I've recently purchased a 12v compressor with a control unit attached (QDZH35G - usually meant for refrigerators or A/C units, but this is for a DIY project). The speed of the compressor can be controlled (via the control unit) by changing the resistance. Here's the resistance and RPM speed chart shown in the linked documentation: QDZH35G speed settings

(and a little more details here, or documentation here)

I've been trying to research what the best electrical component would be to be able to do this, and some sources say that a MOSFET would be best, while others say JFET would be better. This compressor may run for hours at a time, and I know that MOSFETs tend to heat up a bit, so maybe that's something to factor in (though obviously I would use a heat sink).

I do have some experience with Arduino but I'm trying to break away from having to buy separate modules or breakout boards for everything, and instead actually make some of the circuits myself. I did purchase a variable potentiometer from Adafruit (DS3502) which could possibly work for this, but this seems like a great task to learn more about FETs.

If neither MOSFET or JFET are the best fit what is? Maybe a MCP4131-502E/P? (which I just found out about while writing this post, so not too familiar with it just yet).

Thank you.

  • 2
    \$\begingroup\$ how many of those values do you actually need, and how often/fast does it have to switch? \$\endgroup\$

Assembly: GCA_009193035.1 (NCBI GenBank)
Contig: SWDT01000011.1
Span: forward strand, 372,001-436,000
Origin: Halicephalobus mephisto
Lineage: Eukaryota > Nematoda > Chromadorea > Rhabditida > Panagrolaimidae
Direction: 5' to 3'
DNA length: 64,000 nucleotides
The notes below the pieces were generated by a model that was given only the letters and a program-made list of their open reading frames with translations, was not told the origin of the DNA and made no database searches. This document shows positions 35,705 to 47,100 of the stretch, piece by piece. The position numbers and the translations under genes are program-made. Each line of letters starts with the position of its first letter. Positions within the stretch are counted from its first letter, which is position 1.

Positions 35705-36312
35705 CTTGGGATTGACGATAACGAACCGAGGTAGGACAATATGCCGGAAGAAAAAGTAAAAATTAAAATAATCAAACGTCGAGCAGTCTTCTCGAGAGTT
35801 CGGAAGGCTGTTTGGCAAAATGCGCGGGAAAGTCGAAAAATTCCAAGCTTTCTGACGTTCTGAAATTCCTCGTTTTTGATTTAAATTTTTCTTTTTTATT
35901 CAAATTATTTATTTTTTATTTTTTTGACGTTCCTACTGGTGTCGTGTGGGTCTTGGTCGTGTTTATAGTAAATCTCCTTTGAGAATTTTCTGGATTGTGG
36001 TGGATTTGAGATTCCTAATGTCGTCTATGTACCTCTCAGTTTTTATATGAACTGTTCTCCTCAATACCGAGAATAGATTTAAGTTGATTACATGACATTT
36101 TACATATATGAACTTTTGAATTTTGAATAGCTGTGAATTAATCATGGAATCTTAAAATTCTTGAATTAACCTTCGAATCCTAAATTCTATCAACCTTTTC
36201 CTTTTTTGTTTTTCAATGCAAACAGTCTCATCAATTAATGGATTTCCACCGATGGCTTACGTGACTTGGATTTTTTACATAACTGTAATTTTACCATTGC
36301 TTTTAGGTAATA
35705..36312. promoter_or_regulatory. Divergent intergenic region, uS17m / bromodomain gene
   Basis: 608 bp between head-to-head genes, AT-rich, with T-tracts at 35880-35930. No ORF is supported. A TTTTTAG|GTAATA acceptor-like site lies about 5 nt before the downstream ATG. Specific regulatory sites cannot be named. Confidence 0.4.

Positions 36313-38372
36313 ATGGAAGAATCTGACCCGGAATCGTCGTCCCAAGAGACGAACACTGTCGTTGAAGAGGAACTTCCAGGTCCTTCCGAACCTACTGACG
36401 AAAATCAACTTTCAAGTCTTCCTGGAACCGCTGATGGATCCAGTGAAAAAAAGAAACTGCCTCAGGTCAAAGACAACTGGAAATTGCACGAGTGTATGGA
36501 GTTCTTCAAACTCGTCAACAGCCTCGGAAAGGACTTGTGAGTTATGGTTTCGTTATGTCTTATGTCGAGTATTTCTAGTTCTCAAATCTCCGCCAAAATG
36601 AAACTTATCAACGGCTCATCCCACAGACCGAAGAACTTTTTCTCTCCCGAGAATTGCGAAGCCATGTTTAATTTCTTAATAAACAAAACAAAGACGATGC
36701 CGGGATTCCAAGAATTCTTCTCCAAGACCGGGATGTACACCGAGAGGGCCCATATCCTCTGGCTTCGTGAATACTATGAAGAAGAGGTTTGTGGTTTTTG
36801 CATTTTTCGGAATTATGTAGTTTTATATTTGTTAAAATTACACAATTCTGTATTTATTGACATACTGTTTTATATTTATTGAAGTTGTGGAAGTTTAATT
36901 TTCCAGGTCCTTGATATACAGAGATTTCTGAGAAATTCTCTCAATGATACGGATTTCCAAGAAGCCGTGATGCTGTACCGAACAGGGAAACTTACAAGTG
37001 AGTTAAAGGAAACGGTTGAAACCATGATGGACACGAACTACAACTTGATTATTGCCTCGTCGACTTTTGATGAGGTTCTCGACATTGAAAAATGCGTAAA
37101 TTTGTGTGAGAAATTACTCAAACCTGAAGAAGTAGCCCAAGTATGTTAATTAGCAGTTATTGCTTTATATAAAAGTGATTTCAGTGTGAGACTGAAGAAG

– danmcb
    Jul 3, 2023 at 5:28
  • \$\begingroup\$ Using MOSFETs or JFETs as variable resistors can be tricky since it is nonlinear, varies with temperature, and not well controlled from device to device. JFETs are also difficult to source and many don't go as low as "zero Ohms". 30-50 Ohms maybe. Maybe you don't need the speed range that gets you. You could also use MOSFETs or a multiplexer (if you can find one to support your working voltages) to switch between discrete resistors. \$\endgroup\$
    – DKNguyen
    Jul 3, 2023 at 5:37
  • \$\begingroup\$ @danmcb Well I would like to be able to control it to some degree. If I can't just have a linear range to use, then maybe ~6 different speeds would suffice. And im not sure how often it will need to change, but not super frequently. \$\endgroup\$
    – Justin
    Jul 3, 2023 at 7:24
  • \$\begingroup\$ so you could very easily use fixed resistors and either relays or FET switches. \$\endgroup\$
    – danmcb
    Jul 3, 2023 at 7:25
  • \$\begingroup\$ @DKNguyen Yeah, I figured it wouldn't be as easy as that. I could probably monitor the resistance through it and just control the JFET or MOSFET based on what known values would get me specific speeds. And using a multiplexer - That's not a bad idea, actually. Do you have an IC you'd recommend that could multiplex 6-8 channels? \$\endgroup\$
    – Justin
    Jul 3, 2023 at 7:27

1 Answer 1


Firstly, You might notice that there are two different Table 4's in each of your sources. One has its third column as C/T current (as pictured in your answer) and one as voltage (as in the document). I'm going to assume this is actually a voltage because of how it increases with resistance but double-check this. I would guess this is a good old-fashioned potential divider controlling the compressor speed.